Archives for posts with tag: obituaries

My latest for the obituary section.

“I feel it’s a little ironic after having worked in Moscow and Vietnam and Beirut — to find my Pulitzer in a little town in North Carolina,” Mr. Coughlin said in 1990. “It says if you set your standards high enough, you can be just as good as big-town newspapers.”


Editor led exposé that won Pulitzer
BY ZACH C. COHEN zach.cohen@washpost.com
The Washington Post
May 14, 2014

William J. Coughlin, who traversed four continents as a foreign correspondent before guiding a 10,000-circulation North Carolina newspaper to a Pulitzer Prize for its investigation into cancer-causing chemicals in the municipal water supply, died May 8 at a hospice in Bolivia, N.C. He was 91.

read more…

Online: “William J. Coughlin, who led small North Carolina newspaper to a Pulitzer, dies at 91”

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Found this obit that was apparently published almost two weeks ago.

From speaking with his daughter, I could tell Martin E. Sloane was really passionate about the cause of fair housing and civil rights, even in retirement.


Martin E. Sloane
— Zach C. Cohen
The Washington Post
Mar 14 2014

FAIR HOUSING PROPONENT Martin E. Sloane, who championed against discrimination in employment and housing as a longtime official with the National Committee Against Discrimination in Housing, died Feb. 12 at the Washington Home hospice. He was 85. The…read more…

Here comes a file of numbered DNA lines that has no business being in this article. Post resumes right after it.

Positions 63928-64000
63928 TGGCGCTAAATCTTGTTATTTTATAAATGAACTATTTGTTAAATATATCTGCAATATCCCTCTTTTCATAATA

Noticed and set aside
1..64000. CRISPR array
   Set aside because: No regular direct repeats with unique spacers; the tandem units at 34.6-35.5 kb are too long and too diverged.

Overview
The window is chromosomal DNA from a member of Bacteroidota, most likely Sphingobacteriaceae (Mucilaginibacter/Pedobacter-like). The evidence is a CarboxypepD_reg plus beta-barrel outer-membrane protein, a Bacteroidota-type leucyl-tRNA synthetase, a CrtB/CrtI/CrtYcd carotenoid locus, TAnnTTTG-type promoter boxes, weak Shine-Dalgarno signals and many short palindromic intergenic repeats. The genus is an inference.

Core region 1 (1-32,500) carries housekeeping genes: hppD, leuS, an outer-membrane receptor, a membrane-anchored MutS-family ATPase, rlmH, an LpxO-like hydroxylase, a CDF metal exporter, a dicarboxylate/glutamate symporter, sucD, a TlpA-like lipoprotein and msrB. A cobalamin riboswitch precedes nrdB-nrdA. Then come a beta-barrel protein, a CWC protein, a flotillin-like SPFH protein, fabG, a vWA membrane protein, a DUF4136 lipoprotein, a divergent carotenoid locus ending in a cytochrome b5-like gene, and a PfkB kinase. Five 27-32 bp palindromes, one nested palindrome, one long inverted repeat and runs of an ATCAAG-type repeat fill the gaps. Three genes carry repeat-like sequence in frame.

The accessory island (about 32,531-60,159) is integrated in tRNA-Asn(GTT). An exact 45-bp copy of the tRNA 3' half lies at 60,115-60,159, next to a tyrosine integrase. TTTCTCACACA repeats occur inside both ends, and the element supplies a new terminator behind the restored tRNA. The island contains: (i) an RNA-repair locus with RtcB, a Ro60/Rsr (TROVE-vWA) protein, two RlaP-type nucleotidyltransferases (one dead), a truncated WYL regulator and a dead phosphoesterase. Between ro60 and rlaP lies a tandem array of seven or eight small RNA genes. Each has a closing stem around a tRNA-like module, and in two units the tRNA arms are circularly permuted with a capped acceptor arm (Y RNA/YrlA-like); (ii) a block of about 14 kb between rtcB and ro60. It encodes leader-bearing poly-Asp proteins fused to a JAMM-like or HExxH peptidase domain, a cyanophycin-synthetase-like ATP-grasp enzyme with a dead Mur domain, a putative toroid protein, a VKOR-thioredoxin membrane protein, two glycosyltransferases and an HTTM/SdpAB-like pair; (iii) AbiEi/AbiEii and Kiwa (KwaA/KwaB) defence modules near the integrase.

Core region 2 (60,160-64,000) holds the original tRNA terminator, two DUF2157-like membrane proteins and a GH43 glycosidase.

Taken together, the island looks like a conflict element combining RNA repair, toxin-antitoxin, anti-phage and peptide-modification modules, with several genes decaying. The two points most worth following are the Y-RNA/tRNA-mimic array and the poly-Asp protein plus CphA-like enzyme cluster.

This post was updated March 18 with the print clip.

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Washington’s favorite cephalopod, the National Zoo’s female giant octopus Pandora, has died, the zoo announced Wednesday.

Pandora was 5 years old, the upper range of the median life span for her species, when she died Feb. 11.

Read the rest of the story in The Washington Post.

My first Washington Post story leading the Obituaries front.

My first Washington Post story leading the Obituaries front.

Lee Reynolds, an actor who played the seafaring title role on “Cap’n Tugg,” a Washington-area children’s TV show in the 1950s and 1960s, and who later became an announcer, writer and director for the public broadcasting station WETA, died Jan. 27 at Capital Caring hospice in Arlington. He was 87.

The cause was lung cancer, said his wife, Christine Lewis Reynolds.

Read the rest of my obituary of children’s show actor Lee Reynolds and my first byline for The Washington Post.

(On an unrelated note, this is currently my 100th post for ZachCCohen.com!)

UPDATE Jan. 30, 9:43 a.m.

B5 with a skybox on B1: My first print byline for The Washington Post, and my first byline in the print edition of a national newspaper.


TV’s Cap’n Tugg was ‘The Man With a Million Voices’
BY ZACH C. COHEN
zach.cohen@washpost.com
The Washington Post
Jan 30 2014

Lee Reynolds, an actor who played the seafaring title role on “Cap’n Tugg,” a Washington area children’s TV show in the 1950s and 1960s, and who later became an announcer, writer and director for the public broadcasting station WETA, died Jan. 27 at…read more…

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